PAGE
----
Week two has ended. The roster is final. The census is confirmed. The ship has left the dock. The students have tested their oars. They almost know the tempo. I can already guess who will pull steadily; who will take breaks; who will move to the edge of the oar to gain leverage. It’s not a slave galley; they are all here by choice (if only by family proxy). I’m playing the role of captain, navigator, and first mate. I even get to pick which Scylla and Charybdis to steer between. Will I lose some of my crew to the dangers? Unfortunately, yes. Will I lose most of my crew and return to dock powered only by the tide? If past experience is a predictor of future returns, no. I’ve sailed this ship before, several times, and have always returned with a majority of crew, well-weathered, but hardy. I’ve even had students signup for new voyages (sometimes to the same destination).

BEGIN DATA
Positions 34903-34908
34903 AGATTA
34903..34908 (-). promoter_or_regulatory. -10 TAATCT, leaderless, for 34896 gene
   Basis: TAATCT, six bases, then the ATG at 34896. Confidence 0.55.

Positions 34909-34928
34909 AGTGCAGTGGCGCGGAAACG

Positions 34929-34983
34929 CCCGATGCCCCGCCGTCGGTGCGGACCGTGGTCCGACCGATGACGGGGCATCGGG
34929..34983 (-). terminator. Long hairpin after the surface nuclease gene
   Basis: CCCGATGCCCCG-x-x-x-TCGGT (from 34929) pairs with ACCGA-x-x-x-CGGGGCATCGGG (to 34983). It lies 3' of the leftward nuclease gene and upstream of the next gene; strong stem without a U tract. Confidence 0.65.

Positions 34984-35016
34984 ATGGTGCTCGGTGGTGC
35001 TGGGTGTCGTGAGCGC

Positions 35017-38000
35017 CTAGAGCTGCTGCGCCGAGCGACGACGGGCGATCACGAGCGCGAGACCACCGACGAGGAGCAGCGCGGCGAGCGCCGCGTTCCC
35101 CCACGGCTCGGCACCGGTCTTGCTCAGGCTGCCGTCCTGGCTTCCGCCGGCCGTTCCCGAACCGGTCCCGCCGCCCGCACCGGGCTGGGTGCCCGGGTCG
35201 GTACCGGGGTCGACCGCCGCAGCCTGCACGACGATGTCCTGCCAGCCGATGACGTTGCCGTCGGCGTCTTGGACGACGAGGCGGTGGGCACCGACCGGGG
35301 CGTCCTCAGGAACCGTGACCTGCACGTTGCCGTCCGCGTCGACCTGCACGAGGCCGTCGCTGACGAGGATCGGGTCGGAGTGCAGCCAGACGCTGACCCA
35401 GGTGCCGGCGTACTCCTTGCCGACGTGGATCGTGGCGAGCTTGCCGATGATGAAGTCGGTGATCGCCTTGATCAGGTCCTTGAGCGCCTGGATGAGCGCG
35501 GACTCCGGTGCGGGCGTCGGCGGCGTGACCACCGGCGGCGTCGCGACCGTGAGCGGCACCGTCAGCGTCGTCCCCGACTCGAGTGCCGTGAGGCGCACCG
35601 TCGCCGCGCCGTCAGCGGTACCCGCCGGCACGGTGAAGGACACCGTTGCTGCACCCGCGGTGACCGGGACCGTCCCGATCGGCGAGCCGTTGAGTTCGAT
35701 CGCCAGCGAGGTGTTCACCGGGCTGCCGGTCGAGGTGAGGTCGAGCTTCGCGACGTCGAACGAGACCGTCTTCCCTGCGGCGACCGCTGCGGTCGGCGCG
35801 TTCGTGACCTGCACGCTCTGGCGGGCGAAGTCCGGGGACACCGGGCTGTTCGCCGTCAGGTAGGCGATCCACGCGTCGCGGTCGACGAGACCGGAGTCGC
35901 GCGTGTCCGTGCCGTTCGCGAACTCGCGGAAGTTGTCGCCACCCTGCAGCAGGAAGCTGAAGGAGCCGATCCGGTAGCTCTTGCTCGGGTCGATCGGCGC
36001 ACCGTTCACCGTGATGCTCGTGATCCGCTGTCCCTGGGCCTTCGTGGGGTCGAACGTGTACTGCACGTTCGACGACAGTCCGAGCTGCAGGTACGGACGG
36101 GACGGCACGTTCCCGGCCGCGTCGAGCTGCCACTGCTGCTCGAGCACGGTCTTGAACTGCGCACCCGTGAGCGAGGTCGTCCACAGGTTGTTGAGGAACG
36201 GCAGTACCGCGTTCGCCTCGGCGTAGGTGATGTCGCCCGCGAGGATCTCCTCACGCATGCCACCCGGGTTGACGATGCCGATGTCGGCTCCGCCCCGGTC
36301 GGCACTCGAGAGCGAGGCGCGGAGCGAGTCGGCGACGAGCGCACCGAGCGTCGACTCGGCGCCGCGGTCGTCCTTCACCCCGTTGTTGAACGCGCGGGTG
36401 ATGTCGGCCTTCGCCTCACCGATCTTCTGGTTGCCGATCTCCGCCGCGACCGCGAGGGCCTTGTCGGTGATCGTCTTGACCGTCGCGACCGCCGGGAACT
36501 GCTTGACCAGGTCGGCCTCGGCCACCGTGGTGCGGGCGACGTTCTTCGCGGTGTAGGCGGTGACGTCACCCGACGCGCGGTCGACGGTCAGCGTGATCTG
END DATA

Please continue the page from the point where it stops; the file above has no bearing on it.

I am, in fact, the captain of two voyages right now: one to the land of continuity and change and one to the land of discrete computation. The inhabitants of the two lands are different species in the same genus and are related in the limit. We row past many cities on the shores of the lands and we take time between rowing sessions to enjoy the sites. Unfortunately we have too little time to become true citizens; we can only absorb some of the culture. It’s dangerous in fact to go too deeply into the interior; the lure of undiscovered treasure and the urge to map the wilderness can cause a crew member to mutiny and not return on the charted course.
But now I must assume my role as navigator and chart course corrections to give to myself as captain. The voyage must progress. It has to converge before infinity. After all, I have the ship owners to answer to on our return.